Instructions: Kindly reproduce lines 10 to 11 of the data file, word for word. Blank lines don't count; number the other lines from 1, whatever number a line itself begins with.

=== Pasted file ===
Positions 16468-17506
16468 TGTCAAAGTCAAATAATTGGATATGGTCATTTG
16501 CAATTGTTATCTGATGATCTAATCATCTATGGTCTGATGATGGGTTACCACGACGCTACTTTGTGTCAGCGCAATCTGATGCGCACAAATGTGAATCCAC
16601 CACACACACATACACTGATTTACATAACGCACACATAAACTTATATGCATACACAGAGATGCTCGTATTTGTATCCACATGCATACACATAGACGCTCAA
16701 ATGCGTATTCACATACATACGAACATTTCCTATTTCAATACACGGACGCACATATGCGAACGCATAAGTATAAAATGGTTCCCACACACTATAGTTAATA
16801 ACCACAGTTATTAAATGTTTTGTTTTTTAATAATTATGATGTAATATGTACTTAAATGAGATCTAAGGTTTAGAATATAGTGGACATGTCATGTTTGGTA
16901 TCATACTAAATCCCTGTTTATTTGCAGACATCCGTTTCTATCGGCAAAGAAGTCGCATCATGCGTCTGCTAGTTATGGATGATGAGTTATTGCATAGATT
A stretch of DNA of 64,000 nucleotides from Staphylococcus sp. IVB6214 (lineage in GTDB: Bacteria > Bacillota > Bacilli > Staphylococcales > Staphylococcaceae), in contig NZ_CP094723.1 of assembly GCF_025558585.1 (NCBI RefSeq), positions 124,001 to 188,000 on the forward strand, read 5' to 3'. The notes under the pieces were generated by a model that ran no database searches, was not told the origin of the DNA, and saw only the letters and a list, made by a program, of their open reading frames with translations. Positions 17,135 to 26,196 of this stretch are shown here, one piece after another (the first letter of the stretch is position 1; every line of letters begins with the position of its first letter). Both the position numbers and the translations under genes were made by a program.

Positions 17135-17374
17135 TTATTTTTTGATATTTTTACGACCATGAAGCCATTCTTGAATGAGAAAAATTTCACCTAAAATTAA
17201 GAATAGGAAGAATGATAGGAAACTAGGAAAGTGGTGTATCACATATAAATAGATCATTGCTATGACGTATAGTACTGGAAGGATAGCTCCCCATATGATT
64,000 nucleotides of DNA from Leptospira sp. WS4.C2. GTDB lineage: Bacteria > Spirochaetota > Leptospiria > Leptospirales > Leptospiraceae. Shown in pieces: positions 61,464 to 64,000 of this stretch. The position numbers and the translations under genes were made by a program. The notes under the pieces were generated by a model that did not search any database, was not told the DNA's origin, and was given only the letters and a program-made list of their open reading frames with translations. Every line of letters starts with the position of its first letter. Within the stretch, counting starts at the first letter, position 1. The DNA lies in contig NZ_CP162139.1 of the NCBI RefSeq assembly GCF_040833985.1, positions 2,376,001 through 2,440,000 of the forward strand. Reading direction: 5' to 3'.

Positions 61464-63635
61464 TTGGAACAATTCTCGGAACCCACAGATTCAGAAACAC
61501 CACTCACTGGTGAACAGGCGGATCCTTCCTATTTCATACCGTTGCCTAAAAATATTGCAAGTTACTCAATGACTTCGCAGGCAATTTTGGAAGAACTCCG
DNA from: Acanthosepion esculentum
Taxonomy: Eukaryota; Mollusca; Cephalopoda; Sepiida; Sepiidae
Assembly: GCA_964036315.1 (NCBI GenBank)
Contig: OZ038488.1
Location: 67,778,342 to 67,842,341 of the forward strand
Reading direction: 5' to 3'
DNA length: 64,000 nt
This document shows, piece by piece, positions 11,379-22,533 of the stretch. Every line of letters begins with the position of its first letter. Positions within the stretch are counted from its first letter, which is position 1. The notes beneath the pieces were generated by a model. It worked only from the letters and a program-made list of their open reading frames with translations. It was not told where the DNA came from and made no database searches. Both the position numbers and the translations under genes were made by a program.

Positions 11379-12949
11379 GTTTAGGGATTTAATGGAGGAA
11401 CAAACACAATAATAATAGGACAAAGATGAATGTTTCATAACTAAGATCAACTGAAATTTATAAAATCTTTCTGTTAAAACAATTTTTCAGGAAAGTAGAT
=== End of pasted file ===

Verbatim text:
17135 TTATTTTTTGATATTTTTACGACCATGAAGCCATTCTTGAATGAGAAAAATTTCACCTAAAATTAA
17201 GAATAGGAAGAATGATAGGAAACTAGGAAAGTGGTGTATCACATATAAATAGATCATTGCTATGACGTATAGTACTGGAAGGATAGCTCCCCATATGATT